Central Intelligence Agency Director Leon Panetta’s warning about an imminent al Qaeda strike against the United States is certainly politically astute, although it is operationally irrelevant. Such public statements do little to enhance the country’s readiness—classified intra- and inter-agency communication married to intensified liaison cooperation with foreign-intelligence and internal security services will do a lot more to keep Americans safe. And if we do not have an al Qaeda attack in six months, then the next time Mr. Panetta warns us of an imminent attack, his credibility will drop as we all become a bit more cynical.
• Daily Beast experts on how America can prepare for a terror attack What was true on September 10, 2001 remains true today: The CIA has had little success in penetrating al Qaeda. I guarantee you that if the clandestine service had an agent in the inner circles of al Qaeda in Pakistan or in Yemen and was feeding us valuable information about possible attacks against us and our Western allies, Mr. Panetta would not be having a public chat about the group’s plans. The fiasco with the double-agent al-Balawi in Khost gives outsiders a good idea of where we are with espionage against Islamic terrorist targets. It’s a good guess that Mr. Panetta’s present anxiety springs from intercepted al Qaeda “chatter,” what foreign-intelligence and security services have passed to Langley, and growing awareness among intelligence officials that we may have a serious internal-security threat from American Muslims who’ve radicalized. This information and analysis may well be highly credible. And it is certainly a good thing that Democratic officials now bear the heaviest responsibility for protecting the United States. Mr. Panetta just might consider carrying the responsibility more quietly. Before 9/11 and after, George Tenet suffered from pert loquacity. Lesson learned: Less is more.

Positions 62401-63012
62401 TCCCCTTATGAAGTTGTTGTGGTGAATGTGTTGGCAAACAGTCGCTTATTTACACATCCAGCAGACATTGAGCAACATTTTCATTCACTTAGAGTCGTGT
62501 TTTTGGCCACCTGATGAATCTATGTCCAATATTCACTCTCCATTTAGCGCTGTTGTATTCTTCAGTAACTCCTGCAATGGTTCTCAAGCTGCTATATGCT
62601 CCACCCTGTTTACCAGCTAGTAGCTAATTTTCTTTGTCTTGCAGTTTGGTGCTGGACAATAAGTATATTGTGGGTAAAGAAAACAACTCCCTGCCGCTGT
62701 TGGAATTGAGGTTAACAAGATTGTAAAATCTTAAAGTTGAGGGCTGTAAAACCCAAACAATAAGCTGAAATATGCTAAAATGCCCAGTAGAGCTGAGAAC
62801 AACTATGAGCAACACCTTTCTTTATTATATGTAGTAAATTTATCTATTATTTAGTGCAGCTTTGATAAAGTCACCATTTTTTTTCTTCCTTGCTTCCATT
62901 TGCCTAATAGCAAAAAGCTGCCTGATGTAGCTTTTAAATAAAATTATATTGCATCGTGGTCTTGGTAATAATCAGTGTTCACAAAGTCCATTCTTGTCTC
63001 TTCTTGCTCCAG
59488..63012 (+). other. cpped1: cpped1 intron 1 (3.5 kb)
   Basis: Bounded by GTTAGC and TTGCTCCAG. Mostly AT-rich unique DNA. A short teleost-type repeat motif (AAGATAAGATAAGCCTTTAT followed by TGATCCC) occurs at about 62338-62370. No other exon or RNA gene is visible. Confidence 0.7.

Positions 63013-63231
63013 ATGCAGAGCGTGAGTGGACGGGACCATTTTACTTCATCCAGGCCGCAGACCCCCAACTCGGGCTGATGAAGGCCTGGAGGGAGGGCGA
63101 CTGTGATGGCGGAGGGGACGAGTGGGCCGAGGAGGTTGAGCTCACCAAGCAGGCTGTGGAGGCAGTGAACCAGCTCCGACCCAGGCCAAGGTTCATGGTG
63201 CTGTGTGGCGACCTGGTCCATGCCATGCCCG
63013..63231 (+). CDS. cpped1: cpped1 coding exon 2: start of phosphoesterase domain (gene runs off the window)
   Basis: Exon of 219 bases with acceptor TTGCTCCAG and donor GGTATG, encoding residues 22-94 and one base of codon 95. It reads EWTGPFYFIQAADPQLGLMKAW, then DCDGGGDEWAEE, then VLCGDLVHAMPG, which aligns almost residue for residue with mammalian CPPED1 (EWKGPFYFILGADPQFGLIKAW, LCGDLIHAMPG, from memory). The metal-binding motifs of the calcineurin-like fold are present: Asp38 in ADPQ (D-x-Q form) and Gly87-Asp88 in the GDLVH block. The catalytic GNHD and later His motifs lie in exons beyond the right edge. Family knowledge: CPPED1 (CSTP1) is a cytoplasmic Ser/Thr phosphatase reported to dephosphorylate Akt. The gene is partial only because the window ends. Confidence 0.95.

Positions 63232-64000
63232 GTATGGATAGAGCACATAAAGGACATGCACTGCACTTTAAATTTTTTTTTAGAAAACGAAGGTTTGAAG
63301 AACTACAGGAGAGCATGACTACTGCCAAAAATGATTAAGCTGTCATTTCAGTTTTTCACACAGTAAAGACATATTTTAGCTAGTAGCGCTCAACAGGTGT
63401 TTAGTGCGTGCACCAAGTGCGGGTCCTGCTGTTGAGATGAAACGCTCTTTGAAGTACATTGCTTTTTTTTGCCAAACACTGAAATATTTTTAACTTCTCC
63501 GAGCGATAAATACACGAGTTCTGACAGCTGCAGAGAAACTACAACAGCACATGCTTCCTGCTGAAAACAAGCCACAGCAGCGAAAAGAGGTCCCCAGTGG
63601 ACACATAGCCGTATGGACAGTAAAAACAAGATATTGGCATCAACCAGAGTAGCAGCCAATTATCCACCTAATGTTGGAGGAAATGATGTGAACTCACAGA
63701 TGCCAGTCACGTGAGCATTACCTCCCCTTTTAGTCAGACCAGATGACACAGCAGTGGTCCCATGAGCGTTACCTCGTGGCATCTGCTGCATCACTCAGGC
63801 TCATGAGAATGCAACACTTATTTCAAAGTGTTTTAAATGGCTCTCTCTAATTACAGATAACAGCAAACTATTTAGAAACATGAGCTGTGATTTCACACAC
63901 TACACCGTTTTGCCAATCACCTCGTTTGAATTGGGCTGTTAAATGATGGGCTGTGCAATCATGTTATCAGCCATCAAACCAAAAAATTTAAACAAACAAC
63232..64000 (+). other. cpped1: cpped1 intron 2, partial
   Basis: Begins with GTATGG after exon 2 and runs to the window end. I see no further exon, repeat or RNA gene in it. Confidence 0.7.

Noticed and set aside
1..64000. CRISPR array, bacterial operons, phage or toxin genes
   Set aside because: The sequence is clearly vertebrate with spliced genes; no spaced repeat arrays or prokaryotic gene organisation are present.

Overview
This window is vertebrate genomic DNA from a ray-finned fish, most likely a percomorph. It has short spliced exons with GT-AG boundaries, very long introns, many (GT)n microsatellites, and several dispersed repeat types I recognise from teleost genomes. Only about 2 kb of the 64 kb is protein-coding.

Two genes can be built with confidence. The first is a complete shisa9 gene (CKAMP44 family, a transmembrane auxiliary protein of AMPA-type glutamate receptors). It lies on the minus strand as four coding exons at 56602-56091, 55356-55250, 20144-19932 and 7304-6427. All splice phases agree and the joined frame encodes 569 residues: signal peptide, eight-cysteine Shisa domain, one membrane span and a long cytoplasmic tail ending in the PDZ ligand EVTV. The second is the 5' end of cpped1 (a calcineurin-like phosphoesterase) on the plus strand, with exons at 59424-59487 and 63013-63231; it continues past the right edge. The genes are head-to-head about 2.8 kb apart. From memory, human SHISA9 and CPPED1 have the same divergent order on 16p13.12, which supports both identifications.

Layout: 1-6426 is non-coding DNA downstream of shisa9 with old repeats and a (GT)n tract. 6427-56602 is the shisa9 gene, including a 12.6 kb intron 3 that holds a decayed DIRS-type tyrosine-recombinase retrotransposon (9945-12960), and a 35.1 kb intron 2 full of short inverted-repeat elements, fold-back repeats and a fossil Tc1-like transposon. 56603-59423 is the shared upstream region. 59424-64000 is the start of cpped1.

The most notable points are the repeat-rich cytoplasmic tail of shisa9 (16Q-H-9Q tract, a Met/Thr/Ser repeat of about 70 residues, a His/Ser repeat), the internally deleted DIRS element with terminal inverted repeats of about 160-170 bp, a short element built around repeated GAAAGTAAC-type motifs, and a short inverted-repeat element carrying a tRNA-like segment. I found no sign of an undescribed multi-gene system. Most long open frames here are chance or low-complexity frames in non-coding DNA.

Reuel Marc Gerecht, a former CIA case officer, is a senior fellow at the Foundation for Defense of Democracy.